Cheesecake sales were stagnant in the last year, but growth within individual cheesecake slices poses an opportunity to adjust your assortment to focus on popular smaller sized offerings.
In the 52 weeks ending May 28, 2011, cheesecakes contributed 1.8 percent of bakery department sales across the United States, remaining steady from the previous year. In-store bakery cheesecake categories include plain, strawberry, other fruit, assorted/variety and other cheesecakes. Nationally, cheesecakes averaged $181 per store per week, a 0.3 percent decrease from the previous year.
Cheesecakes are the seventh largest contributor to cake sales in the bakery department. However, when including $20 million in sales from cheesecake slices (typically broken out separately), its rank within cakes rises to fifth.
Assorted cheesecake platters remained the leading variety in the last year with 38.8 percent of cheesecake sales. Plain cheesecakes accounted for another 24.2 percent of sales. Both varieties lost sales from the prior year. As the bakery department continues a shift in product sizes, smaller product sizes offer an opportunity for these popular varieties to regain sales.
Cheesecake slices showed strong growth with a 5 percent increase in sales over the previous 52 weeks. Although this can be attributed partially to price increases, it also shows that consumers are still purchasing gourmet treats.
The cheesecake category posted its highest sales around the Christmas and Thanksgiving holidays, with consumers spending $424 and $324 per store per week, respectively. The week of Halloween did not fare as well, and cheesecakes registered their lowest sales of the year with $136 per store. Finding a way to position cheesecakes as adults’ Halloween treat could help capture some of the opportunity that exists around the holiday.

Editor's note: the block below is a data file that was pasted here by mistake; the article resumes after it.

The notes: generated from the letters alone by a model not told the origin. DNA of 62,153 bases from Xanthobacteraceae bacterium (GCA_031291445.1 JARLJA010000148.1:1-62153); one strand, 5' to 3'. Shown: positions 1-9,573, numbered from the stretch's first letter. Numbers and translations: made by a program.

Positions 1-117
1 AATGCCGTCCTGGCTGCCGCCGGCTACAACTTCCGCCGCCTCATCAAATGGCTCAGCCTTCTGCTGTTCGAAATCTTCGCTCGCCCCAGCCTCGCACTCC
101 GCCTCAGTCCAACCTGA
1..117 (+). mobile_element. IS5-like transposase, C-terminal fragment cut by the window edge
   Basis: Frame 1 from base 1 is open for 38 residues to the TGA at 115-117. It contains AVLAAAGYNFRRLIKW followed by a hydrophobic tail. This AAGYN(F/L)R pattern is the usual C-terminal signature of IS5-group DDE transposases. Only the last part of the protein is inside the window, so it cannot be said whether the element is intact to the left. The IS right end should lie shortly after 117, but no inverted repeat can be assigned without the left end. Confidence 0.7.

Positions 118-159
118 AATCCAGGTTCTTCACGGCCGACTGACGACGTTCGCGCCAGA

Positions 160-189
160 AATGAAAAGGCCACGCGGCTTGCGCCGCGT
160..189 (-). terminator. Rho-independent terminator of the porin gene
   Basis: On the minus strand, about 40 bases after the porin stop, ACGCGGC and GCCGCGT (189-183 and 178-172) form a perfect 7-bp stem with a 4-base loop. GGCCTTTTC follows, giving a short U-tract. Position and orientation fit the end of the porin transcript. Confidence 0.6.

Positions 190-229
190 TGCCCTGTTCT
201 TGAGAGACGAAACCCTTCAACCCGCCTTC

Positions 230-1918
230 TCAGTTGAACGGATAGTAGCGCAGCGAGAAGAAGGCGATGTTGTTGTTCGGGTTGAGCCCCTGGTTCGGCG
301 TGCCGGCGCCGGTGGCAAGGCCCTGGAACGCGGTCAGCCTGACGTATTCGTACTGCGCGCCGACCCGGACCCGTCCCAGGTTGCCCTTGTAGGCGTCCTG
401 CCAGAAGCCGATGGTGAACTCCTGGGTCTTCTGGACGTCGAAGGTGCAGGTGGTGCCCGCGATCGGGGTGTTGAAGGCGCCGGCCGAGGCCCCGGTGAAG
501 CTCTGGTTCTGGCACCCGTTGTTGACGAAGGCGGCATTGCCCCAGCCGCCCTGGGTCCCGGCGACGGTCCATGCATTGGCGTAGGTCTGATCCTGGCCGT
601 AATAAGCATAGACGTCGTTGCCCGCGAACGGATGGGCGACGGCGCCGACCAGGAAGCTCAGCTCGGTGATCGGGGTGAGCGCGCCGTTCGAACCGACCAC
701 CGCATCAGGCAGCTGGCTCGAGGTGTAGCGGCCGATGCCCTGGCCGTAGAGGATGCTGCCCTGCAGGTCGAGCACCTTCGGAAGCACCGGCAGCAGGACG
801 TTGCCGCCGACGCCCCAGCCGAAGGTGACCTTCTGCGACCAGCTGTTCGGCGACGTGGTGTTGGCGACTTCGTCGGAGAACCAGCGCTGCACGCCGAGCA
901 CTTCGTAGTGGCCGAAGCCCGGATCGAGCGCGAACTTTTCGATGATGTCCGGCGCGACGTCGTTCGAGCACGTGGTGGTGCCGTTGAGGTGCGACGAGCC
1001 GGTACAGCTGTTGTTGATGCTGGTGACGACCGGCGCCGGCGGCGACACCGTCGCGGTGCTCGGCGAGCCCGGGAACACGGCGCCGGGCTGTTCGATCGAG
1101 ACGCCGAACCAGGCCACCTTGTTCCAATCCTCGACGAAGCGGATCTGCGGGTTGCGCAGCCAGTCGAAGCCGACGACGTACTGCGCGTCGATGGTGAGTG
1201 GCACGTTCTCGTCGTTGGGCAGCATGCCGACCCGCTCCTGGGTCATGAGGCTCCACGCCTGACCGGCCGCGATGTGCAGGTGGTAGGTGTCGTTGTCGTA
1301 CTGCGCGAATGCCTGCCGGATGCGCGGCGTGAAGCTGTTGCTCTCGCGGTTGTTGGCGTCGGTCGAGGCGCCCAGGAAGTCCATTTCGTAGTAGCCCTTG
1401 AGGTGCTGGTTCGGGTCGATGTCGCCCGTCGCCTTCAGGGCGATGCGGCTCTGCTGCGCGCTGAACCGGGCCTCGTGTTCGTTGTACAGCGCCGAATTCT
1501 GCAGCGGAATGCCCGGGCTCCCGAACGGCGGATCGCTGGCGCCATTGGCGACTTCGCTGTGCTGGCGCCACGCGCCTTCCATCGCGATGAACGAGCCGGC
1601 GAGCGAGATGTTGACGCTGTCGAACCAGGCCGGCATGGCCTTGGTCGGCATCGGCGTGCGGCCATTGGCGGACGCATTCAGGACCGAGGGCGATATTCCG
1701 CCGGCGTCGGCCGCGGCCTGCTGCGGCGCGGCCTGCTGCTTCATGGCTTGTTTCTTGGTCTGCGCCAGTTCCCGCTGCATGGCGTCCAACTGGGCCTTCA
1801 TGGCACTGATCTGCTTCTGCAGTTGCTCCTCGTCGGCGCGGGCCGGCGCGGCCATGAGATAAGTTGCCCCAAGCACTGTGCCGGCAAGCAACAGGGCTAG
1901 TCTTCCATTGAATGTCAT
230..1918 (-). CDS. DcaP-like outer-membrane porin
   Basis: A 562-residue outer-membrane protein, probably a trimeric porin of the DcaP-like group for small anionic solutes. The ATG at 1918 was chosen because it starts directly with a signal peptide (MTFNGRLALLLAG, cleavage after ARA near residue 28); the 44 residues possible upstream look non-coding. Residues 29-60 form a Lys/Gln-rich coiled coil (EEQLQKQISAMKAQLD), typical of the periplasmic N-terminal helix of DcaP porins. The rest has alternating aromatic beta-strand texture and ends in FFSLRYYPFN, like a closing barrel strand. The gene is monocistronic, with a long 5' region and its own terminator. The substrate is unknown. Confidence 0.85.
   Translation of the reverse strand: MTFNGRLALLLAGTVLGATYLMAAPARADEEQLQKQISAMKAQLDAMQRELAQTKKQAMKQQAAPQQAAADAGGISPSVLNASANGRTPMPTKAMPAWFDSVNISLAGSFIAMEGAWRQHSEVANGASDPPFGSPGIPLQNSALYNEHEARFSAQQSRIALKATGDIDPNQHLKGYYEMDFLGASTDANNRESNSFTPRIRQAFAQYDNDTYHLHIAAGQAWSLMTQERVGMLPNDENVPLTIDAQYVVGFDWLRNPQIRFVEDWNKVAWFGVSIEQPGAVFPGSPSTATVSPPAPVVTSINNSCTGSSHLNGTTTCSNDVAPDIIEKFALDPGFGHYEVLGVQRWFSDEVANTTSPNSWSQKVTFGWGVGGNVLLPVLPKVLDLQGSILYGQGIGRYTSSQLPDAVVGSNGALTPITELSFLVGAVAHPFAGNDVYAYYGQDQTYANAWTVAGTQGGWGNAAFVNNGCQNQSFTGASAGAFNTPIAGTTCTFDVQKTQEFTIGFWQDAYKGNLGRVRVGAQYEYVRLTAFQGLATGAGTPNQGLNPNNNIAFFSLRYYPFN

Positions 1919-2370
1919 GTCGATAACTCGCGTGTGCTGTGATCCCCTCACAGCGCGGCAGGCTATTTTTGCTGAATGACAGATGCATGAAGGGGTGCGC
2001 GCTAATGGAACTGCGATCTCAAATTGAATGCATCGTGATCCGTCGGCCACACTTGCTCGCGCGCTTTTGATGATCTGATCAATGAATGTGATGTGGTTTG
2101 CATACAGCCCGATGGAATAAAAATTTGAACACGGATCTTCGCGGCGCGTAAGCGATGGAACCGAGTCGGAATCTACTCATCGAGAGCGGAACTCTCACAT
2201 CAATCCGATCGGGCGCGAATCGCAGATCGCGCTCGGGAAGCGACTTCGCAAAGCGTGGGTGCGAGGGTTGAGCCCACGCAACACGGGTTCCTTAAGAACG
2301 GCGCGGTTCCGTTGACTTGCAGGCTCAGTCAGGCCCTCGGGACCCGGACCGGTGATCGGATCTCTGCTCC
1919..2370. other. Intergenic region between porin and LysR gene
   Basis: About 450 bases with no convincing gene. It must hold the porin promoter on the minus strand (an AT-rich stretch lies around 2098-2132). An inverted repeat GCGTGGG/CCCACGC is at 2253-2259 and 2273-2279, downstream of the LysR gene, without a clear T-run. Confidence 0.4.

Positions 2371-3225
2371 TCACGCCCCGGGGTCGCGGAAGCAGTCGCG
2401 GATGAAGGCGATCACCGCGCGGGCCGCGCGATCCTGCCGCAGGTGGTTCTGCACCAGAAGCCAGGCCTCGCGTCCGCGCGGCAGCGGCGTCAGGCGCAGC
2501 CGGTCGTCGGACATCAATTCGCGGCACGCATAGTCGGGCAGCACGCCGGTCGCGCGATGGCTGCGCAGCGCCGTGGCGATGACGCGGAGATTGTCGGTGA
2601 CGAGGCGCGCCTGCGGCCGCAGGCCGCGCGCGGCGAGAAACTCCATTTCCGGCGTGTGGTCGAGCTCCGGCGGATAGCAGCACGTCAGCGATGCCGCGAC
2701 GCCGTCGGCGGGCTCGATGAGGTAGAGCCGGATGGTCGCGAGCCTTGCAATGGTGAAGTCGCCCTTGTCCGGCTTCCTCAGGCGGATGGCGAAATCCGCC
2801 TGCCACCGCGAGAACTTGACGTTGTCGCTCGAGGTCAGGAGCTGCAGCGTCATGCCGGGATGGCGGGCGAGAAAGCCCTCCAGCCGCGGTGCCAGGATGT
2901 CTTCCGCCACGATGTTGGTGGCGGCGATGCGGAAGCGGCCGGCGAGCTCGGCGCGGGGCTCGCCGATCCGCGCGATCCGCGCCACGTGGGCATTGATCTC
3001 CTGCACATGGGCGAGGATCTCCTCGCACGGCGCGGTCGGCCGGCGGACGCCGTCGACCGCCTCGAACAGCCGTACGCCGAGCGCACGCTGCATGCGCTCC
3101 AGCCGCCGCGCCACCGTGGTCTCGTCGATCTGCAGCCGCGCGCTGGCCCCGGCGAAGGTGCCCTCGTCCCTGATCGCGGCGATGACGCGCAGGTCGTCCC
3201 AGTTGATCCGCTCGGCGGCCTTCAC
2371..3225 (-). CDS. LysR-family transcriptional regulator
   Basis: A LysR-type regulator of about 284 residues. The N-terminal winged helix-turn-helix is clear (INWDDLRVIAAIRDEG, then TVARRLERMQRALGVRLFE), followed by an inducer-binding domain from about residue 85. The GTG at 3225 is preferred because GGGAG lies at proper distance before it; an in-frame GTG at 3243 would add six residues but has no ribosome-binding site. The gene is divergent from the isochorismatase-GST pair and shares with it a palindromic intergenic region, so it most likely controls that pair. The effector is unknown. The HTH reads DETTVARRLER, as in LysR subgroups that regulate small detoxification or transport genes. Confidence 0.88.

Average weekly sales for cheesecakes were mixed across U.S. regions. The East had the highest average dollar sales with $226 per store per week, flat from the previous year.
The West region accounted for the second highest average sales with $195 per store per week. With low distribution compared to the other regions, the West has opportunity for growth.
The Central region was the only region to raise prices on cheesecakes, but the price increase was not enough to make up for the 7.8 percent decrease in unit sales. This resulted in a decrease of average weekly sales to $166 per store.
The South region had the lowest sales per store per week; however, sales were highest in this region when accounting for the smaller store sizes. Cheesecakes’ dollar contribution to bakery sales also was highest in the South with 2 percent of all sales coming from cheesecakes.
Although sales have stalled a bit over the last year, cheesecake slices remain a growing area of interest. Sales have increased 44 percent from 2006. It will be important to watch whether sales can maintain their momentum.
This sales review is provided by the Perishables Group, Inc., a Chicago-based fresh food consulting firm. Reported results are for May 8, 2010, through May 28, 2011, representing more than 63 percent of national supermarket ACV share. For more information, contact Perishables Group: Kelli Beckel, 773/929.7013; email: KelliB@perishablesgroup.com.